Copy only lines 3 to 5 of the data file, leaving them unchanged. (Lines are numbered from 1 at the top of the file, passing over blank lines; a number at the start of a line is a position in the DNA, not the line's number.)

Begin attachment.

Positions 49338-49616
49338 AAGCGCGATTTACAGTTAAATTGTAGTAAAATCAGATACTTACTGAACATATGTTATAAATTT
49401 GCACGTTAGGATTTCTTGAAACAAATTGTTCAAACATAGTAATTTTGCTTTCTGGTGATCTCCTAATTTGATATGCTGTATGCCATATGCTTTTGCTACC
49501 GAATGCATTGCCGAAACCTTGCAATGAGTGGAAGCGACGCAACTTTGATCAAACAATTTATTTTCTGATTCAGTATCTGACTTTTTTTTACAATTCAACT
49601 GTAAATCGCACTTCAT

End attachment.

49401 GCACGTTAGGATTTCTTGAAACAAATTGTTCAAACATAGTAATTTTGCTTTCTGGTGATCTCCTAATTTGATATGCTGTATGCCATATGCTTTTGCTACC
49501 GAATGCATTGCCGAAACCTTGCAATGAGTGGAAGCGACGCAACTTTGATCAAACAATTTATTTTCTGATTCAGTATCTGACTTTTTTTTACAATTCAACT
49601 GTAAATCGCACTTCAT